• The need to reform the law in order to improve social conditions.
• It had been started by early radicals, and encouraged by the American War
of Independence, and by the French Revolution.
THE YEARS OF POWER AND DANGER
3. WORKERS REVOLT
• Working together for the first time, unions, workers and radicals put forward a People's Charter in
1838. The Charter demanded rights that are now accepted by everyone: the vote for all adults; the
right for a man without property of his own to be an MP; voting in secret, payment for MPs and an
election every year.
4. THE RAILWAY
• Industrialists had built the railways to transport goods, not people , in order to bring down
the cost of transport.
• In 1851 the government made the railway companies provide passenger trains which
stopped at all stations.
5. THE RISE OF THE MIDDLE CLASSES
• The middle class grew more quickly than ever before and included greater differences of wealth,
social position and kinds of work. It included those who worked in the professions, such as the
Church, the law, medicine, the civil service, the diplomatic service, merchant banking and the
army and the navy.
6. • The two parties. Tory (or Conservative as it became officially known) and Liberal, developed greater
party organisation and order.
• Social improvement and political reform acted on each other throughout the century to change the
face of the nation almost beyond recognition.
7. QUEEN, MONARCHY AND EMPIRE
• She came to the throne in 1837 and reigned until her death in 1901.
• Britain's empire had first been built on trade and the need to defend this
against rival European countries. After the loss of the American colonies in
1783, the idea of creating new colonies remained unpopular until the 1830s.
• In South Africa Britain found th at dealing with other European settlers present ed
new prob lems. The Dutch settlers, the Boers, fought two wars against the British
at the end of the century, proving again. as the Crimean War had done. the weakn
esses of the British army. The Boers were defeated only with great difficulty.
8. WALES, SCOTLAND AND IRELAND
• WALES: Its population grew from half a million in 1800 to over two million by 1900 partly because the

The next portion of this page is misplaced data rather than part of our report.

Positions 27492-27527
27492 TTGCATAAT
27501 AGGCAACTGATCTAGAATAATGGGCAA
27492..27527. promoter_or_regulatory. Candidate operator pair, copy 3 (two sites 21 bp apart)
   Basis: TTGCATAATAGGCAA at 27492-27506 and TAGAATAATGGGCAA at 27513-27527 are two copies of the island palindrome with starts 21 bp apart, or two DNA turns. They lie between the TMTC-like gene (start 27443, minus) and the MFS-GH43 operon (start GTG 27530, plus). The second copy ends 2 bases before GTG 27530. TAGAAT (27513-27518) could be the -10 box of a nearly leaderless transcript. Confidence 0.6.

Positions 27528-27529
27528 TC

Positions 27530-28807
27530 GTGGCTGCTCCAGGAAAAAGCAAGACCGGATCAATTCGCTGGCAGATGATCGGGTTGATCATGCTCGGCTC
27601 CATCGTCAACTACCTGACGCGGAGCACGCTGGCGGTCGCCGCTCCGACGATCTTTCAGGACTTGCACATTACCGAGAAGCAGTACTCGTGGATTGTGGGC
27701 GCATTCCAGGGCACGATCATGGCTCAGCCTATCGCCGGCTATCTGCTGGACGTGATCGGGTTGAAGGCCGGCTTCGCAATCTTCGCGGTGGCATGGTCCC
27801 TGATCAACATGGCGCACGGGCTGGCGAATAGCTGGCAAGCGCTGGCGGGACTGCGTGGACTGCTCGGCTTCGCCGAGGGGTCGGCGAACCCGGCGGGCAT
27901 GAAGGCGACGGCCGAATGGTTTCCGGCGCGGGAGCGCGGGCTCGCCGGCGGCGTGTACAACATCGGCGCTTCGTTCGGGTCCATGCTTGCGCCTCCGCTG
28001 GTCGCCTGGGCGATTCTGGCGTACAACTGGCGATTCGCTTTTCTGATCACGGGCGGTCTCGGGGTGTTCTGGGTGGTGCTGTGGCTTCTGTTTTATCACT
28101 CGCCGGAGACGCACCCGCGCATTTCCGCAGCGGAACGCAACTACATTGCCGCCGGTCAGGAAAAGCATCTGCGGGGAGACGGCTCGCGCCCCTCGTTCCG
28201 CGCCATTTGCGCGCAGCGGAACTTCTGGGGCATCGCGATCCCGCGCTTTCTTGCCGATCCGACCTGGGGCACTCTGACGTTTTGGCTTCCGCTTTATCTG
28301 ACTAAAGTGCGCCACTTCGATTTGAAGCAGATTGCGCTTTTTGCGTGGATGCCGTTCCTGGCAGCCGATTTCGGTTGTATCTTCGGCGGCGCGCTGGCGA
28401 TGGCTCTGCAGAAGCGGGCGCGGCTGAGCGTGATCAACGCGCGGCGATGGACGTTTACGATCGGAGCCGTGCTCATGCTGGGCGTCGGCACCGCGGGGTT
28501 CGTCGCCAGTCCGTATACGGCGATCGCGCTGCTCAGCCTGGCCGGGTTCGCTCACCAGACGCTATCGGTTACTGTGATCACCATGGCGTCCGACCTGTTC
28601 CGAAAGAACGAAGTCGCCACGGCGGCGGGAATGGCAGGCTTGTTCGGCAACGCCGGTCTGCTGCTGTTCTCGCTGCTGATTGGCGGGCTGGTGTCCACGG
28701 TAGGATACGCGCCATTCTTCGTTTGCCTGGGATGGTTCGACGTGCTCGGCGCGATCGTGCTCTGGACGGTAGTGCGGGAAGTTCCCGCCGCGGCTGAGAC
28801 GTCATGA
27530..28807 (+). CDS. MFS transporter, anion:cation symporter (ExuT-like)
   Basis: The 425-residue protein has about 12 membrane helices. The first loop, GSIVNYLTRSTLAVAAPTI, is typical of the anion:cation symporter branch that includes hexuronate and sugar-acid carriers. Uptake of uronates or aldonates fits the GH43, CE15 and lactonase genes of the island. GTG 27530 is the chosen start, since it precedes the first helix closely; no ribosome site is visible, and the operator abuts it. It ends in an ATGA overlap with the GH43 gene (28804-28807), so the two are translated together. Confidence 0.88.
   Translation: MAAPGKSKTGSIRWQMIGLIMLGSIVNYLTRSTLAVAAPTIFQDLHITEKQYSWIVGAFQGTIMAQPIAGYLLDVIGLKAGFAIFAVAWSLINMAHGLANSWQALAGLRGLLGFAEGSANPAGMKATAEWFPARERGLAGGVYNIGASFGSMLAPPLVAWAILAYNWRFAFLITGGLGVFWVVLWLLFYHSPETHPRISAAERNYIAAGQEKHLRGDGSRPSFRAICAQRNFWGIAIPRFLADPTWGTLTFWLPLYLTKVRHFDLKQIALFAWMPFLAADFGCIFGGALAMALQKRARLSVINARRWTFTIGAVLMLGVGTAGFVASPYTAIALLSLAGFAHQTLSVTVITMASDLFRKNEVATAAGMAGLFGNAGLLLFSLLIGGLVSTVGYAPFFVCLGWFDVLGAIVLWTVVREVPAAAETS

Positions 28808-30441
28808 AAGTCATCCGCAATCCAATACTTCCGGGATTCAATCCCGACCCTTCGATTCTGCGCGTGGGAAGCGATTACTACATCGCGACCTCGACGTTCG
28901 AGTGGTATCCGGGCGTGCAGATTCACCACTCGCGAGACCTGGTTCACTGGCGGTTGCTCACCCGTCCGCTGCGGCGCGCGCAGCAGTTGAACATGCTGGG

average expectation of life doubled from thirty to sixty.
• SCOTLAND: There were coal mines and factories producing steel and iron, as well as the centre of
the British shipbuilding industry on the River Clyde.
• IRELAND: The struggle for Irish freedom from English rule became a struggle between Catholic and
9. THE END OF AN AGE
SOCIALAND ECONOMIC IMPROVEMENTS
• Between 1875 and 1914 the condition of the poor in most of Britain greatly
improved as prices fell by 40 percent and real wages doubled.
• Life at home was made more comfortable.
10. • The most important idea of the nineteenth century was that everyone had the right to personal
freedom, which was the basis of capitalism.
• British self-confidence was built not only upon power but also upon the rapid scientific advances
being made at the time. For instance, in 1857 Charles Darwin published The Origin of Species.
CHANGES IN THINKING
11. THE STORM CLOUDS OF WAR
The danger of war with Germany had been clear from the beginning of the century, and it was this
which had brought France and Britain together. Britain was particularly frightened of Germany's
modern navy, which seemed a good deal stronger than its own.
12. EXTENSION OF SLAVERY
• Slavery, which up to now had received little public attention, began to assume much greater
importance as a national issue.
• The Industrial Revolution, which made textile manufacturing a large scale operation, vastly increased
the demand for raw cotton.
• Sugar cane, another labor-intensive crop, also contributed to slavery’s extension in the South.
13. THE WOMEN´S RIGHTS
Social reforms brought many women to a realization of their own
unequal position in society. From colonial times, unmarried
women had enjoyed many of the same legal rights as men,
although custom required that they marry early. With matrimony,
women virtually lost their separate identities in the eyes of the
14. LINCOLN, DOUGLAS, AND BROWN
• Abraham Lincoln had long regarded slavery as an evil. As early as 1854 in a
widely publicized speech, he declared that all national legislation should be
framed on the principle that slavery was to be restricted and eventually